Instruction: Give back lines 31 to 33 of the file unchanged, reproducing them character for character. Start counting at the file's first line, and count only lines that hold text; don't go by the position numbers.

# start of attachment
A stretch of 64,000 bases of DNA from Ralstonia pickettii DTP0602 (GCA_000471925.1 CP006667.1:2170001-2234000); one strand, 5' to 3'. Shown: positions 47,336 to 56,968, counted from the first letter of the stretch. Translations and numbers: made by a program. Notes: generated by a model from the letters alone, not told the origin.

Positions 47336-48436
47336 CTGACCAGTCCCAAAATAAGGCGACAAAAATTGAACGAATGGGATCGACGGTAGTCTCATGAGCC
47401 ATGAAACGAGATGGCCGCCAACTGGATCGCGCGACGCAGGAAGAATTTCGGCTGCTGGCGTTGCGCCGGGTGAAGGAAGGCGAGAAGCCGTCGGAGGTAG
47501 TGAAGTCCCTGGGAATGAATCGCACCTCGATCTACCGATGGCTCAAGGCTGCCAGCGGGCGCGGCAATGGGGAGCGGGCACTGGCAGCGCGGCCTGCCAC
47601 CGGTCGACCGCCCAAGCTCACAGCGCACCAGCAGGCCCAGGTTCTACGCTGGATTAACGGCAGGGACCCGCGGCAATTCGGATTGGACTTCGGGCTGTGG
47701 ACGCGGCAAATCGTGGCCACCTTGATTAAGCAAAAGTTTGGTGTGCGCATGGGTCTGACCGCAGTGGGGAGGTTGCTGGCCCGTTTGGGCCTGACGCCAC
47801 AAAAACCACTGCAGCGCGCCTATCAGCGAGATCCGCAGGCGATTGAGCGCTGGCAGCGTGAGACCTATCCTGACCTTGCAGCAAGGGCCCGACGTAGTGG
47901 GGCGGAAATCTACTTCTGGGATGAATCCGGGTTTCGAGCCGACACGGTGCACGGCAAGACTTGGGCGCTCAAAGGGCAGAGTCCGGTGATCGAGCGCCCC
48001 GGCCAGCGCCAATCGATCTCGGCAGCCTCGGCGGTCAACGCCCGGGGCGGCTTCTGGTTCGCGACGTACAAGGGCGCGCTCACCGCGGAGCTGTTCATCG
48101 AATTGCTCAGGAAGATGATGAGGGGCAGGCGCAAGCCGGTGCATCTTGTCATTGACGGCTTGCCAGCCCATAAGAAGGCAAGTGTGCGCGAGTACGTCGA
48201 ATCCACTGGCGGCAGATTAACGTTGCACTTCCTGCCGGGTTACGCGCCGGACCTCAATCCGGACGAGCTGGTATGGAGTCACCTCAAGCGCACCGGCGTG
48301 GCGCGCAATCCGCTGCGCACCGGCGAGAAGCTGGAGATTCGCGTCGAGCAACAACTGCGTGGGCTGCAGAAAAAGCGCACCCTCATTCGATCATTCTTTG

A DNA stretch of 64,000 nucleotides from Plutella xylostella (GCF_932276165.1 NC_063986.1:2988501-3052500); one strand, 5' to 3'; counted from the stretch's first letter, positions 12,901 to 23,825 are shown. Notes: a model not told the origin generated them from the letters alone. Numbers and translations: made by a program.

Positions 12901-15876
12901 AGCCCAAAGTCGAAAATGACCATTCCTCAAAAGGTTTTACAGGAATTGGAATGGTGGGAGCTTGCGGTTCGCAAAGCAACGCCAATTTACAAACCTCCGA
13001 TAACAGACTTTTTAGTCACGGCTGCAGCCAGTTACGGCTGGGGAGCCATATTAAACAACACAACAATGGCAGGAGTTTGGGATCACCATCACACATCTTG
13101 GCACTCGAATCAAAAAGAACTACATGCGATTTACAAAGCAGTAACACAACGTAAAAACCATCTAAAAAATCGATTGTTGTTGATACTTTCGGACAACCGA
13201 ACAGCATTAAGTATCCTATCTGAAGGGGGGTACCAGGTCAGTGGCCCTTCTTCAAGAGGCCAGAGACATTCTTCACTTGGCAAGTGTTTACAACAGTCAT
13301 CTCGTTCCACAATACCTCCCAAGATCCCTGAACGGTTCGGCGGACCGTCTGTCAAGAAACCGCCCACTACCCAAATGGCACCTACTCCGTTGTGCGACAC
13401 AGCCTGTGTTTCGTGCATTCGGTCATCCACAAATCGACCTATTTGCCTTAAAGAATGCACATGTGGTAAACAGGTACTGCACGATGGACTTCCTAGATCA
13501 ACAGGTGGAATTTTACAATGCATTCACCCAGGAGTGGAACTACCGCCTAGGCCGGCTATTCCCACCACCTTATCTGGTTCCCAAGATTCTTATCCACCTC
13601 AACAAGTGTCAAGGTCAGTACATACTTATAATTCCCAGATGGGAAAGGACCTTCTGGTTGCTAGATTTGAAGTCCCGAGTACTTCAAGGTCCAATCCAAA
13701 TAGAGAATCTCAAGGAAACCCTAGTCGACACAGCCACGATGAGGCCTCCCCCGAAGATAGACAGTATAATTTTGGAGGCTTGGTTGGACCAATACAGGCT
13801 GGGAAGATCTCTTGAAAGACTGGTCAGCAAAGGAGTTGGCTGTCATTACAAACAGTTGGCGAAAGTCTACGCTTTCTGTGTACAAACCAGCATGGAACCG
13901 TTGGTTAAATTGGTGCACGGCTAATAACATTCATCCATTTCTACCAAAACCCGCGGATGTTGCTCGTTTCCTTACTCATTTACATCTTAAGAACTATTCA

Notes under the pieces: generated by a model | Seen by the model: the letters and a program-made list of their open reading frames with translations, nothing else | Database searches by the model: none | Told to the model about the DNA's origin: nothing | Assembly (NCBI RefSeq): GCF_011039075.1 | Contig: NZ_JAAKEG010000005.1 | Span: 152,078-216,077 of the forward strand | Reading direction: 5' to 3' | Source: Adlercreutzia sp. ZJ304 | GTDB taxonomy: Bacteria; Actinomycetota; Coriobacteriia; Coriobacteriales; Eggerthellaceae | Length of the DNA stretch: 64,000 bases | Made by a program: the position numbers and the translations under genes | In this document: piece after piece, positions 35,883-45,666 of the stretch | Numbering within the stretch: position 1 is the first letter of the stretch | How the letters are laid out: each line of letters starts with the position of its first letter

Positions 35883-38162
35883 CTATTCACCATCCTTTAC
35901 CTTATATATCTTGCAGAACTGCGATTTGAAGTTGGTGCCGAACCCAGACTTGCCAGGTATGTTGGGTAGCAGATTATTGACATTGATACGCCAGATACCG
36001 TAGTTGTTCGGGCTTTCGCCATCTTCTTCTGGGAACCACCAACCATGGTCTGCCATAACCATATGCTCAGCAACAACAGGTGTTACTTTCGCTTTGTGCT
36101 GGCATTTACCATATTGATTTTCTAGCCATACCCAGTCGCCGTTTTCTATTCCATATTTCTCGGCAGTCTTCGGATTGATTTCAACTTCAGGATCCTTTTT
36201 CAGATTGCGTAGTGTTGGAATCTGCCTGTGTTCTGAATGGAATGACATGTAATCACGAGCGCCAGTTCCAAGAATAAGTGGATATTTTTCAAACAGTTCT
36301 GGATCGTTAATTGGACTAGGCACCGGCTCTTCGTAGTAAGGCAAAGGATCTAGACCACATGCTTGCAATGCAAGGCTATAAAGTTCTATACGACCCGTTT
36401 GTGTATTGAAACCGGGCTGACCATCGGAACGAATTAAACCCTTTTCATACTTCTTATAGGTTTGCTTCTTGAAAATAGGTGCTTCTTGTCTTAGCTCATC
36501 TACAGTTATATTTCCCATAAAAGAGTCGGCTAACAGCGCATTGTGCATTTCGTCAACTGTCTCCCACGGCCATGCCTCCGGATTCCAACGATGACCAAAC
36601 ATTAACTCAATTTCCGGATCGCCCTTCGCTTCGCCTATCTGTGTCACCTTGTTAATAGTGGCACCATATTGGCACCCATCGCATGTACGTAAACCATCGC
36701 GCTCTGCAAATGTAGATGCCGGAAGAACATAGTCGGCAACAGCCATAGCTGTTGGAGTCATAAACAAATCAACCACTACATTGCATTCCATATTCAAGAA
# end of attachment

36001 TAGTTGTTCGGGCTTTCGCCATCTTCTTCTGGGAACCACCAACCATGGTCTGCCATAACCATATGCTCAGCAACAACAGGTGTTACTTTCGCTTTGTGCT
36101 GGCATTTACCATATTGATTTTCTAGCCATACCCAGTCGCCGTTTTCTATTCCATATTTCTCGGCAGTCTTCGGATTGATTTCAACTTCAGGATCCTTTTT
36201 CAGATTGCGTAGTGTTGGAATCTGCCTGTGTTCTGAATGGAATGACATGTAATCACGAGCGCCAGTTCCAAGAATAAGTGGATATTTTTCAAACAGTTCT